What would you do if calcium deposits were building up in your blood vessels and making it hard to walk, and your doctors said they couldn’t help because they had no idea what disease you had, or how to treat it? Before 2008 you wouldn’t have had many options, but thanks to the National Institute of Health (NIH) you now have at least one: visit the Undiagnosed Diseases Program–where medical researchers just cracked their very first case.
Located in Bethesda, Maryland, this program takes on the medical cases that stump other hospitals. The program has received over 1700 referrals since it started, and has accepted only 330 of them. The results of their first case were published this week in The New England Journal of Medicine, but it all started with dumbfounded doctors and some confusing x-rays:
In 2009, the program received a referral from a Kentucky doctor for two sisters, Paula Allen and Louise Benge, who suffered from joint pain and showed calcium buildup in their arteries in x-rays…. The images “astounded us,” [program director William] Gahl said. The team obtained DNA samples from the sisters and other family members (three of Allen and Benge’s siblings had the same recessive disease) and scanned the DNA for markers called single nucleotide polymorphisms that the researchers used to narrow the location of the disease gene. By also examining this genetic region in two other families with similar disorders, the researchers were able to pinpoint a mutation in a specific gene, NT5E, which is involved in breaking down calcification in the arteries. [ScienceInsider]
The new genetic disease has been dubbed ACDC (sorry, music fans), which stands for arterial calcification due to CD73 deficiency. Researchers consider the investigation and diagnosis a triumph for the program:
“A success like this buoys us emotionally and encourages us,” program director and study co-author William Gahl, who is also director of the NIH Clinical Center, said in a press conference Tuesday. [ScienceInsider]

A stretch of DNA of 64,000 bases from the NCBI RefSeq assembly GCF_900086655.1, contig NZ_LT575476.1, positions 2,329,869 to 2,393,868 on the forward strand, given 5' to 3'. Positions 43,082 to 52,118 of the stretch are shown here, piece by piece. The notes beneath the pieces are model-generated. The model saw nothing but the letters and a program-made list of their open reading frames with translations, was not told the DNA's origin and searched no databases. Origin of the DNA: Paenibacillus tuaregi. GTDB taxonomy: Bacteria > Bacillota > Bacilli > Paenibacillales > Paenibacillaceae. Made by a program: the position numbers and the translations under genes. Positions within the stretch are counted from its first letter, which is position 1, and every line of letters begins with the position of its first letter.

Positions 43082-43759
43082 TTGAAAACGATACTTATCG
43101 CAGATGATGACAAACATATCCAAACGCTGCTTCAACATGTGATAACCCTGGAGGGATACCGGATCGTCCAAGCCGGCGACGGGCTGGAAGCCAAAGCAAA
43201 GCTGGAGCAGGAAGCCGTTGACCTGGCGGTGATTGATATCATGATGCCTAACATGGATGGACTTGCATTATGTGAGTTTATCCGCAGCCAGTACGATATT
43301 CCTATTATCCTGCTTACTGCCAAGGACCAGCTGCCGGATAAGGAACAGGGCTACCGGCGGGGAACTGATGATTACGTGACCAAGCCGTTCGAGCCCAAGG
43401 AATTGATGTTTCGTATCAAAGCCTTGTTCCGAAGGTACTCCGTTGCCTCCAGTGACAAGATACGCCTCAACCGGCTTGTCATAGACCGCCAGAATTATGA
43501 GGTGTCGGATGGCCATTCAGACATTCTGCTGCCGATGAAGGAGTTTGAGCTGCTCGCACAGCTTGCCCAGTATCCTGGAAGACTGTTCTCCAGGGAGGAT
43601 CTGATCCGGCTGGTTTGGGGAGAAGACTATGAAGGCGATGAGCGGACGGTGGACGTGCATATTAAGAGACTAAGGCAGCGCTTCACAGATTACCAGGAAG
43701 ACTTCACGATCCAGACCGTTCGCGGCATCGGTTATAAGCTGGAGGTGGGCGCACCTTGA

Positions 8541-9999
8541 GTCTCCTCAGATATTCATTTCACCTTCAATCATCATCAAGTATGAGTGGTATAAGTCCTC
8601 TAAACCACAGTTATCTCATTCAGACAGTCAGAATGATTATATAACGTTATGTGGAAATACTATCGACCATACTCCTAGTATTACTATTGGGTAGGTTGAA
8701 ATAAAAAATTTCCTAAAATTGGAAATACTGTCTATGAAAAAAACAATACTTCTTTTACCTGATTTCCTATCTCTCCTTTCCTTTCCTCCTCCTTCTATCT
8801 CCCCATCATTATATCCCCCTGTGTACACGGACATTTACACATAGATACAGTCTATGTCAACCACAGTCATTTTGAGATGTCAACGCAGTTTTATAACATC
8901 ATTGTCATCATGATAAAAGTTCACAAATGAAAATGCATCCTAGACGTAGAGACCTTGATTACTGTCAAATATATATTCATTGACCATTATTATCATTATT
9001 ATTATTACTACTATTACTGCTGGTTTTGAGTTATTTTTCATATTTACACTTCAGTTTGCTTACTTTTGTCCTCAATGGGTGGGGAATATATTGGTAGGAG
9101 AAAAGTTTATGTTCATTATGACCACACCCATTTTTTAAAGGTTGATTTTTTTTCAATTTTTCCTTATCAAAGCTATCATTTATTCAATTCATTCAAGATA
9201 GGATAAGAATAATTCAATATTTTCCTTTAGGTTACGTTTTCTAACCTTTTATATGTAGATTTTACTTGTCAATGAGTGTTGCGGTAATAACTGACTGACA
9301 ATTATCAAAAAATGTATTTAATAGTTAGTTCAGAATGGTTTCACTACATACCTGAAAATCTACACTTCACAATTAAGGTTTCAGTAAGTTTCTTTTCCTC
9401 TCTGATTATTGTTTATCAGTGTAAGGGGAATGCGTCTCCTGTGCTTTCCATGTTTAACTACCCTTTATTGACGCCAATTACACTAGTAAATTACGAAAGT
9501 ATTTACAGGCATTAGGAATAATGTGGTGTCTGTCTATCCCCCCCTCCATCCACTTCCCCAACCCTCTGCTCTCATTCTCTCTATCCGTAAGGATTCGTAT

But the experts haven’t yet learned how to treat the disease effectively, so the breakthrough is bittersweet for the two sisters.
Allen and Benge praised the “impressive” work by NIH. “Even if they can’t help us, maybe someday they can help someone else with these problems,” said Benge. [ScienceInsider]
Their hope lies in what the NIH is currently working on: a clinical trial to treat ACDC that has the potential to also treat other diseases, such as atherosclerosis. And the sisters wouldn’t be the only ones to benefit from the ACDC treatment: nine people have already been diagnosed with this disease. The benefits of the NIH program shouldn’t stop there, as University of Washington geneticist Michael Bamshad explains:
“There are probably hundreds, if not thousands, of syndromes with the same potential that await discovery.” [Nature]
Aside from the thrill of cracking its first case, though, and the potential for cracking many others, the Undiagnosed Diseases Program represents much more:
“Patients who have rare diseases are often abandoned by the medical community,” Dr. Gahl said. “We don’t know how to treat if we don’t have a diagnosis. The way our society treats abandoned individuals is a measure of our society. It speaks to how our society treats the poorest among us.” [New York Times]
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